Samantha Greene of Collective Evolution writes:
Bloating is the single most common digestive complaint afflicting people today, with millions around the world suffering from it, yet it is also one of the least understood. We try to do all the right things — avoid common allergens and inflammatory foods like gluten, sugar, and dairy, limit processed foods, exercise regularly — and yet still find ourselves with uncomfortably swollen abdomens after virtually every meal.
It has certainly plagued my life for as long as I can remember, and I worry about it constantly. It’s stressful, it’s embarrassing, and it often leaves me feeling utterly defeated. I also worry about it constantly which, of course, only exacerbates the issue. I have tried everything to rid myself of this seeming curse, but unless I’m depriving myself and eating like a bird, very little seems to help.
Fortunately, gastroenterologist Robynne Chutkan has taken some of the guesswork out of this unwelcome visitor by compiling the most common bloating culprits into her latest book, The Bloat Cure. “I wanted to create a guide for women to be their own medical detectives,” says Dr. Chutkan. “Bloating is absolutely is the number one thing I see in my practice. It’s sort of that common, non-specific way for the GI tract to let you know it’s unhappy.”
“To a layperson, our digestive tract can feel like this empty tube, but people don’t appreciate how specialized it is,” she continues. “There are so many different things happening in different parts, and so many things that can go wrong.” This complexity is what makes identifying and treating the root cause of bloating so difficult.
So if you’ve taken care of the diet piece and are still struggling with bloating, the following list of 8 common mistakes may help you banish this digestive demon for good.
1. Distracted Eating
The Problem: Do you scroll through your Instagram feed while eating? Reply to work emails, text your friends, or read the news? Then you are among a growing population of people for whom multitasking has become an essential, habitual part of life. As our lives get busier and our attention spans shorter, we begin to treat every moment as an opportunity to be entertained, productive, or both. Eating lunch while sitting at our desks and continuing to work has become standard practice in many offices, and sit-down family dinners, where people connect with one another and reestablish bonds over a leisurely meal, have almost disappeared entirely.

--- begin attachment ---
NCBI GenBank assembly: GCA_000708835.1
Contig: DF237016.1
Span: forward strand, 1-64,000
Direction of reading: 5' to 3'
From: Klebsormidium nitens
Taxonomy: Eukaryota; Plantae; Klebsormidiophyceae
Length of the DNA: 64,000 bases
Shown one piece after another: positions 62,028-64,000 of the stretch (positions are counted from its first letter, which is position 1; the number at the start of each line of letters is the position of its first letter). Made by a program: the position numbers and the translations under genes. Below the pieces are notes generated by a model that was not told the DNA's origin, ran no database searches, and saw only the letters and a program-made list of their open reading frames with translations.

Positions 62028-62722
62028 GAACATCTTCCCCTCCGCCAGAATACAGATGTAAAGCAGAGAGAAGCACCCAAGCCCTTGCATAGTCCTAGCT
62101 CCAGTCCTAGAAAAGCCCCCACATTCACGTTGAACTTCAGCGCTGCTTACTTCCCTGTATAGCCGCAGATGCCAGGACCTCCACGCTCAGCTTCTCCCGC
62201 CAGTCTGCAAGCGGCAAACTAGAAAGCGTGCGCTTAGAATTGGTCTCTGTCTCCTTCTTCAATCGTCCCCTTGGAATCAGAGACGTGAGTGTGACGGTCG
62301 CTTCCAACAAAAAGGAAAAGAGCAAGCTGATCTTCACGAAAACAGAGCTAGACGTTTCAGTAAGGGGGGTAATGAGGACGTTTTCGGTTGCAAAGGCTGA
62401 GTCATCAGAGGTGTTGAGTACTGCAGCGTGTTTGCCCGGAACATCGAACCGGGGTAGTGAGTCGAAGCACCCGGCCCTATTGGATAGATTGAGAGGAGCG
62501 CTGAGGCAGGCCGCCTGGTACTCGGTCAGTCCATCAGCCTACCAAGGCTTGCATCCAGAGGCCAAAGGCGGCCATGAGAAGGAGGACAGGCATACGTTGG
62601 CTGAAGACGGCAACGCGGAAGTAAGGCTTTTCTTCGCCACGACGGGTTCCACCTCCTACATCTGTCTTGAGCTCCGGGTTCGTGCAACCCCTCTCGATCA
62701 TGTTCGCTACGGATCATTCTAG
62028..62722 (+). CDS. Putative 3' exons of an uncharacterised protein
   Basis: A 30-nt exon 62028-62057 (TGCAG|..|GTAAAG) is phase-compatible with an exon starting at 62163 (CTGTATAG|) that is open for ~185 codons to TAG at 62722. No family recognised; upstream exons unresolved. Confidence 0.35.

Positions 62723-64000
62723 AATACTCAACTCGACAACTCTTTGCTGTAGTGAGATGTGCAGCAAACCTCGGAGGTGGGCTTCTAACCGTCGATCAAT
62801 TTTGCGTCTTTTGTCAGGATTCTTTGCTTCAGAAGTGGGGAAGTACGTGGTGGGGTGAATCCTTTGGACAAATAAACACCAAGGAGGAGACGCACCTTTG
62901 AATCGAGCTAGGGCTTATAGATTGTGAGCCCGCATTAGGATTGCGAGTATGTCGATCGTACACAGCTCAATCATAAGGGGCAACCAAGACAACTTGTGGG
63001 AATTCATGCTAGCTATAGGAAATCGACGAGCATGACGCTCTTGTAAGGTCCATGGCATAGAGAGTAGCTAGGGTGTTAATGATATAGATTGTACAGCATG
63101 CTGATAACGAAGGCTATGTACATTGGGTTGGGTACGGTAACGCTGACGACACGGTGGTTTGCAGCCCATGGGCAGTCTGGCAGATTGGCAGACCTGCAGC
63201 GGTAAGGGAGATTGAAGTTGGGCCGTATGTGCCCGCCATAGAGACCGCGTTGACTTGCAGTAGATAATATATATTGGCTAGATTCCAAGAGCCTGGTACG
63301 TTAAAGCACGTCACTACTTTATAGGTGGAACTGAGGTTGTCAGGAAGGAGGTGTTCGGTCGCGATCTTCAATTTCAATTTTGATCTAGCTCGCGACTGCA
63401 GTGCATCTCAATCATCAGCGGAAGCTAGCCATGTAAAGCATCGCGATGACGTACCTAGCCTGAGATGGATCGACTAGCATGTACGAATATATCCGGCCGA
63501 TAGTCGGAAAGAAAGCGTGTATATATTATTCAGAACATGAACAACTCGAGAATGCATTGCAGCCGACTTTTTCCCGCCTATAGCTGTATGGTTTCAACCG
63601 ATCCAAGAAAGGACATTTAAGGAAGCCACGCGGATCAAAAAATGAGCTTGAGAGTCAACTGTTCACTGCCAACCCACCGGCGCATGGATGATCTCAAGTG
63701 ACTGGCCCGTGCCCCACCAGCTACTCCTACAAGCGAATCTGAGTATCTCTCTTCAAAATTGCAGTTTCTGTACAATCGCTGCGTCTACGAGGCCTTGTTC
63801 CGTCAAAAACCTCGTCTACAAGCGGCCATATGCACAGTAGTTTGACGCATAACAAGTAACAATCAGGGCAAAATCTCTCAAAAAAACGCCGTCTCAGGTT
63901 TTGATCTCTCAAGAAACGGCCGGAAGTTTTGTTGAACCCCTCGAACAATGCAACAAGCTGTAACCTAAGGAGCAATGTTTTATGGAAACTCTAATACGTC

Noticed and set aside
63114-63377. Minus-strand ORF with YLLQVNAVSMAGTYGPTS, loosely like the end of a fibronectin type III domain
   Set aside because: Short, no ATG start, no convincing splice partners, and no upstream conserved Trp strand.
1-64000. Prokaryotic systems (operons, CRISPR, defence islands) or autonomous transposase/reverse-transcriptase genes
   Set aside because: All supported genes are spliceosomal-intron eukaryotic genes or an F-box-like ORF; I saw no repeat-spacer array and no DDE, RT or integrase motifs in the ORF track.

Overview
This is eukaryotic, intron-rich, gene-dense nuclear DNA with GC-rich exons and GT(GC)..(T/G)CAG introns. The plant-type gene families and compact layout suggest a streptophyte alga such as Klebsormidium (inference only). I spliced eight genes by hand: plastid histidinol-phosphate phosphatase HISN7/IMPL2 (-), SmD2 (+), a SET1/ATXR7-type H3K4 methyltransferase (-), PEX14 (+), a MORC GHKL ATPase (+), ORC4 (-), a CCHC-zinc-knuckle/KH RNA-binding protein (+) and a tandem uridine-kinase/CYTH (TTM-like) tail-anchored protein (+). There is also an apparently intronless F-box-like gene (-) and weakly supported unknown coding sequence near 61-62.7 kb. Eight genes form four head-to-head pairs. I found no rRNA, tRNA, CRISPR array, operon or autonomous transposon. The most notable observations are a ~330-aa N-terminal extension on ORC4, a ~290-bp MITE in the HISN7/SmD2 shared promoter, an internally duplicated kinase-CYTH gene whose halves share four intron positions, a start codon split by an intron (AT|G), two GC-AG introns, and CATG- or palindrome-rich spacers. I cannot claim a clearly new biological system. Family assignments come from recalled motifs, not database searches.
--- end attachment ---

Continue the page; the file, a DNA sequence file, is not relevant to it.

The loss of this important social ritual has obvious implications for our psychological well-being, but its impact on our digestion, while less immediately apparent, is no less profound. According to Dr. Chutkan, aerophagia — aka swallowing air — is becoming more common as we become less mindful of the process of eating. “A lot of people with aerophagia feel like they have acid reflux, but they’ve been on drugs for months and aren’t any better,” she says. “There’s often a waxing and waning to it; they don’t necessarily start the day feeling full.” Essentially, the faster we eat, the more air we gulp down, and the more bloated and gassy we feel.
The Solution: Eat slowly and mindfully, paying attention to the taste and texture of every bite. This not only prevents the ingestion of excessive air, but also inhibits overeating. The more we pay attention to what we’re eating and the more slowly we eat it, the more time the brain has to receive the “I’m full” message from the gut and the less food we consume overall.
You should also sit down for your meals rather than eating while standing or on the go, and take several deep, calming breaths before beginning your meal to allow your autonomic nervous system to leave the “fight or flight” state and enter its “rest and digest” state.
The Problem: Only recently have we discovered that a healthy microbiome is essential for good mental health, and how strongly the two are linked. Eve Kalinik, a UK-based certified nutritional therapist, explains that “recent research has directly [shown] the microbiome influences neurotransmitters in the brain, affecting the way that we think and feel,” and “certain strains of beneficial bacteria can themselves produce many of the same mood-positive chemicals used in brain signaling, such as dopamine, serotonin, and GABA.” Researchers are even experimenting with replacing antidepressants with probiotics, with promising results thus far.
We have also discovered a link between low serotonin levels in the gut and depression, with constipation and bloating being the result, and unfortunately, many antidepressant medications themselves cause bloating, making this mental illness a double digestive whammy.
The Solution: To combat the bloating effects of depression, Dr. Chutkan recommends both talk therapy and exercise, a well established and potent mood booster. “Movement helps to lift the mood, and it doesn’t have to be intense to get a little bit of an endorphin rush,” Chutkan says.
Read more HERE.